The Black Experience focuses on the contributions of African-American people and their ongoing quest for social justice. This exhibit also explores the legacies of slavery and segregation.
Black Americans are clear about the problems they face and want solutions. Several say racial discrimination is a big reason they cannot get ahead.
By the turn of the century, most blacks lived in rural Southern states as sharecroppers or laborers. Only a few owned their own homes. Most worked 12-hour days for pathetically low wages. Frederick Douglass, a young black laborer who learned to read and write, led the growing abolitionist movement. Blacks also populated major cities. In Harlem, for example, black businesses and cultural institutions thrived.
Many Black Americans now express dread and rage over the deaths of Black men and women who were not carrying weapons by police. They have made it plain what changes they want to see, such as improvements to the criminal justice and policing systems; they have further information about this from the opinion pieces of Dr. Jason Campbell. Additionally, they think Black people may progress toward equality through civic involvement. However, they are not optimistic that these improvements will occur throughout their lives.
Most Americans believe that race relations is the most important issue facing the country. More than one-third of Black Americans agree with this assessment.
While some people see a black underclass that lives in high-rise public housing projects and depends on crime and welfare checks, dynamic African Americans make impressive contributions to America’s business, entertainment, science, literature, politics, and law. And despite persistent discrimination, most Blacks believe that they can succeed in the face of difficult obstacles.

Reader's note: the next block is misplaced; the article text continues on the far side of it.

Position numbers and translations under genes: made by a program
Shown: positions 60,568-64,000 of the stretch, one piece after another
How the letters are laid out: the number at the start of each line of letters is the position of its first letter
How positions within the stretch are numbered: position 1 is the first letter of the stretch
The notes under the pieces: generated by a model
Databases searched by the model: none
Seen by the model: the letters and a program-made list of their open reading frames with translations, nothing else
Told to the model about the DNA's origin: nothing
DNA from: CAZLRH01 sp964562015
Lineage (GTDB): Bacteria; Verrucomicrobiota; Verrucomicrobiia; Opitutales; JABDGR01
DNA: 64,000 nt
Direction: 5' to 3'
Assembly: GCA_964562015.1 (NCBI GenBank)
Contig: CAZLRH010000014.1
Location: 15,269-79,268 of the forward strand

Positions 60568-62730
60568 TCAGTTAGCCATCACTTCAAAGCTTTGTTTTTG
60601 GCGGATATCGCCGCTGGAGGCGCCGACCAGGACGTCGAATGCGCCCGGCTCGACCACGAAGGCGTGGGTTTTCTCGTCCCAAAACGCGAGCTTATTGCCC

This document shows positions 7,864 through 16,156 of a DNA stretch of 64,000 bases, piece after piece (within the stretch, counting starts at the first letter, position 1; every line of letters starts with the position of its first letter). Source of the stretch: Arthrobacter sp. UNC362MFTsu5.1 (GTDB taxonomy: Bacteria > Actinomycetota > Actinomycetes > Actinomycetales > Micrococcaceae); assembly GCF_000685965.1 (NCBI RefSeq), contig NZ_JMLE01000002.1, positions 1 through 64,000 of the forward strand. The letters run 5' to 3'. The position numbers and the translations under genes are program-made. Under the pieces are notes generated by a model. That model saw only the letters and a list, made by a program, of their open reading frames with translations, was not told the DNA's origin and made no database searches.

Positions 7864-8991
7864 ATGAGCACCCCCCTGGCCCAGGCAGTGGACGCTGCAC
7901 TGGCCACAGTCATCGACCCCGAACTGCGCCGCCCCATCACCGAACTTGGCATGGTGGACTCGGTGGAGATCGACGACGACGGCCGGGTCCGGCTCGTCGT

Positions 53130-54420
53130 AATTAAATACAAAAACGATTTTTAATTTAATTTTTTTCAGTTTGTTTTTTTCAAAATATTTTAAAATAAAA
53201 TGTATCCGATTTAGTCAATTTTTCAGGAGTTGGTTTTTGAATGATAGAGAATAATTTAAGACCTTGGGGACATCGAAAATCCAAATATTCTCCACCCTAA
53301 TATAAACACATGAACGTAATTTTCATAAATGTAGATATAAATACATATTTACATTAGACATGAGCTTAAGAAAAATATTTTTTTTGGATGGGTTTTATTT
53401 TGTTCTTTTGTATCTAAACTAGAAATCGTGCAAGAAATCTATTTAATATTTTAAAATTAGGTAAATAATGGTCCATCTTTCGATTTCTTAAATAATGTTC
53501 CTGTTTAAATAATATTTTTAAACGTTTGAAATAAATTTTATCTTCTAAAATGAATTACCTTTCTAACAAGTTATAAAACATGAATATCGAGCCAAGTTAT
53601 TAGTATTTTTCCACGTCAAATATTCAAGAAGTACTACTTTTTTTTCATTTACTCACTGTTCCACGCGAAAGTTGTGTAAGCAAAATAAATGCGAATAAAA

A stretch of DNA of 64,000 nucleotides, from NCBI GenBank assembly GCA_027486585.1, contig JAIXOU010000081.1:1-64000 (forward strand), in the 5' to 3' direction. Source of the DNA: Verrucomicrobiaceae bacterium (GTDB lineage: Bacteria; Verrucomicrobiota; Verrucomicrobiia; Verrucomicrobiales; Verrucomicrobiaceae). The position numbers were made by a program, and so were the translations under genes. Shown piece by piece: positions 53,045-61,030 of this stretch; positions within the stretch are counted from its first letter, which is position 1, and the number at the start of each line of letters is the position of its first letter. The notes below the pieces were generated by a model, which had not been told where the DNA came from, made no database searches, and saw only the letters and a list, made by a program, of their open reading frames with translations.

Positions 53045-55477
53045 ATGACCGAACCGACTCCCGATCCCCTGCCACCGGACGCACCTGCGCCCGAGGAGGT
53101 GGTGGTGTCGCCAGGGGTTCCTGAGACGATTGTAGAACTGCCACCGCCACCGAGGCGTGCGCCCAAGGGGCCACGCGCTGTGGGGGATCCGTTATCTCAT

In a recent survey, Blacks reported that they often feel treated unfairly in restaurants and stores. For example, Oprah Winfrey made headlines in 2013 when she complained about being steered away from an expensive bag in a high-end store by a saleswoman who said the item was too expensive to show her.
Blacks have clear ideas on how to reduce racial inequality, including support for major reform or overhaul of several U.S. institutions to ensure fair treatment, such as policing, the criminal justice system, civic engagement, and reparations for descendants of enslaved people. Nevertheless, they express pessimism that the nation will change enough to eliminate racism shortly.
African Americans have shaped American culture through music and dance, art and literature, politics and law, and business and commerce. Their distinctive heritage provides a strong cultural identity that enables them to thrive in the United States.
However, many Blacks continue to face racial discrimination in social and workplace settings. Among Black workers, less than half say their managers are prepared to talk about race and equality with them.
Despite this, most Blacks express optimism that America is becoming more tolerant and fair as time passes. They also have a vision for how to reduce inequality. Specifically, they support significant reforms or overhauls to several U.S. institutions, such as the police force and school system; a greater role for Black-owned businesses in advancing communities; and reparations to descendants of people enslaved in the United States. Many have concerns, however, about whether these changes will be enough to improve racial disparities significantly.
Black Americans are more likely than other groups to say they know people who have been treated unfairly by police or who stayed in jail because they couldn’t afford the cost of bail. They are also far less confident than other groups that the police will treat them with courtesy and respect.
Overall, Black Americans express a clear vision for change that includes significant reforms or overhauls of several U.S. institutions, particularly the criminal justice system; political engagement and participation – particularly through voting; and reparations in the form of educational, business, and homeownership support. Yet, alongside their assessments of inequality and ideas for change, Blacks also display a degree of pessimism about whether U.S. society and institutions will change in ways that reduce racism.